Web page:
Does your dog have a reputation for being a serial licker? Though some find it to be cute when dogs lick them, most people would appreciate it if your dog kept his tongue to himself. Teaching your pooch to hold his tongue can help keep you both out of trouble.
Let your serial licker know that you do not approve of his behavior. Immediately after he licks you or another person, tell him “no” or “stop” using a firm tone of voice. If the command alone does not interrupt his behavior, repeat the command firmly and clap your hands loudly at the same time to get his attention.
Ignore your naughty pooch. As soon as you have his undivided attention after giving the “no” or “stop” command, turn your body away from your dog and ask the same of anybody else who may be around. Since even negative attention can sometimes inadvertently reinforce an unwanted behavior, withholding all types of attention during misbehavior communicates to your dog that his conduct is not acceptable.
Catch your pooch being good. Positive reinforcement is all about rewarding your dog’s good behavior. When he is not licking people, shower your dog with affection, attention and perhaps a tasty treat. The point is to help your serial licker figure out that good things will come his way when he is not licking people, but he gets a whole lot of nothing when he is.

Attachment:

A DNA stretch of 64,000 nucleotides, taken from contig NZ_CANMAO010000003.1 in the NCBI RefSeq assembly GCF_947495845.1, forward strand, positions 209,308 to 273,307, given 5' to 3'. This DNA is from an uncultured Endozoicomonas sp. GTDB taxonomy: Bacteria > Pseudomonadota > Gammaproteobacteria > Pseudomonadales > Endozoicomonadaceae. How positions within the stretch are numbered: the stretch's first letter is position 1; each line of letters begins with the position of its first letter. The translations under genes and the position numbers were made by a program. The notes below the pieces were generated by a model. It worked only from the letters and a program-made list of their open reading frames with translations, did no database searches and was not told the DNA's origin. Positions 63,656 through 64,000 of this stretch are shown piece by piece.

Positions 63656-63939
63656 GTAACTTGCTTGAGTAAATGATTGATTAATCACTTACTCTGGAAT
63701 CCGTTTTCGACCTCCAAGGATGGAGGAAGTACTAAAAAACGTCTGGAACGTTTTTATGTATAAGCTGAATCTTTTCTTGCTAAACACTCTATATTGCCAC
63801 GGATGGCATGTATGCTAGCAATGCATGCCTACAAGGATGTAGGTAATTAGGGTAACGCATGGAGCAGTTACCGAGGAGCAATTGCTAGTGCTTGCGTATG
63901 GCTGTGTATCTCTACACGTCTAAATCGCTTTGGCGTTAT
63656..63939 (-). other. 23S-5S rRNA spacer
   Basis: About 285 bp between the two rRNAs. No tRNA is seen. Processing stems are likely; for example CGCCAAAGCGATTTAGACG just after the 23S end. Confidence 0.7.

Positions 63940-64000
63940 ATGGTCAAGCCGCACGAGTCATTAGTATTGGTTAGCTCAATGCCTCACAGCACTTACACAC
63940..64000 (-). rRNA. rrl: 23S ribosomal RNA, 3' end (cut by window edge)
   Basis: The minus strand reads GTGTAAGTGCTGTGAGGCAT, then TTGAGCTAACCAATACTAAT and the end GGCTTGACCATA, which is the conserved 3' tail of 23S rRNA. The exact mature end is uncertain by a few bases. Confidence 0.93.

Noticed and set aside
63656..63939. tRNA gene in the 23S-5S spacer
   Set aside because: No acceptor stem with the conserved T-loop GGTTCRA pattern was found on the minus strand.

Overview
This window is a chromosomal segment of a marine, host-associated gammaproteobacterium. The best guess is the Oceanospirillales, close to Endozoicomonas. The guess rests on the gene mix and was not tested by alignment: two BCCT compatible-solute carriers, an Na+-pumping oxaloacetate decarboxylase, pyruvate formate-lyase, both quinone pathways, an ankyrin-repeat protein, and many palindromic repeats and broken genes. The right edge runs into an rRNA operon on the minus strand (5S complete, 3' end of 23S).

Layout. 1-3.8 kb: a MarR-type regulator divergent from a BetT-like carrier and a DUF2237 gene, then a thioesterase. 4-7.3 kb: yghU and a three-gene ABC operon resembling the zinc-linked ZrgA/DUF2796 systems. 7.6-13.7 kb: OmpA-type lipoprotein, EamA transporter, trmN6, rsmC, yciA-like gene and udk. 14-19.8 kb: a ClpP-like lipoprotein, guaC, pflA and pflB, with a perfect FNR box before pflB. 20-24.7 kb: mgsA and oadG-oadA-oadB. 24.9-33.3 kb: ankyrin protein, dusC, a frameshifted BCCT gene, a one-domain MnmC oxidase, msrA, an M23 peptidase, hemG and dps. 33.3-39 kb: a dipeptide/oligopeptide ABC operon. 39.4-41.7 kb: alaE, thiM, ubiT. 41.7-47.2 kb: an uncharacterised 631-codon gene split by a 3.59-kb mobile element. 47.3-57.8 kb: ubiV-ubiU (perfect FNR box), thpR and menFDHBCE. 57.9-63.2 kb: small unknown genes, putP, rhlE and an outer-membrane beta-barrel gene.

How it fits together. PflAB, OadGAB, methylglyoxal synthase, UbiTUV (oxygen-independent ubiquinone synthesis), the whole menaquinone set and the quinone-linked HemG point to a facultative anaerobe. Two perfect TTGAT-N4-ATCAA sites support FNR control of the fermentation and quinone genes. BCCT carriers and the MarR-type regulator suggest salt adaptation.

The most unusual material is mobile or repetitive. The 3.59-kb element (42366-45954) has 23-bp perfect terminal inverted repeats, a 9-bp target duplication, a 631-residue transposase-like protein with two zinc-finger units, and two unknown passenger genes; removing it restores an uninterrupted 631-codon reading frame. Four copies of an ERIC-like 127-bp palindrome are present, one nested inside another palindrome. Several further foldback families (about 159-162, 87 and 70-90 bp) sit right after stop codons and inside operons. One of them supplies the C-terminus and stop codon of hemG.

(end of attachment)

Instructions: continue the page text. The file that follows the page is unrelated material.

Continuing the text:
Redirect your pooch’s licking behavior towards an alternate, more acceptable behavior. If your dog is too stubborn to stop licking despite firm commands and withheld attention, interrupt his misbehavior by issuing a command for another action like “sit,” “speak” or one of his favorite tricks. Immediately after he complies with your alternate command, praise your pooch and reward him for good behavior. The point is to help your dog learn that you approve of the alternate behavior but licking is unacceptable.
Recruit the support of family and friends. It will be very confusing for your serial licker if you teach him that licking is bad behavior but a friend or family member inadvertently encourages this misbehavior by responding to it with attention or affection. Forewarn anybody who will be around your dog that you are trying to stop his licking behavior and let them know what they can do (or avoid doing) in order to support your efforts.
- Consistency is key. You can’t allow or encourage licking in some situations but then forbid it in other situations and expect your dog to understand the difference. If you don’t want your dog to lick, be consistent about teaching him that you disapprove of that behavior.
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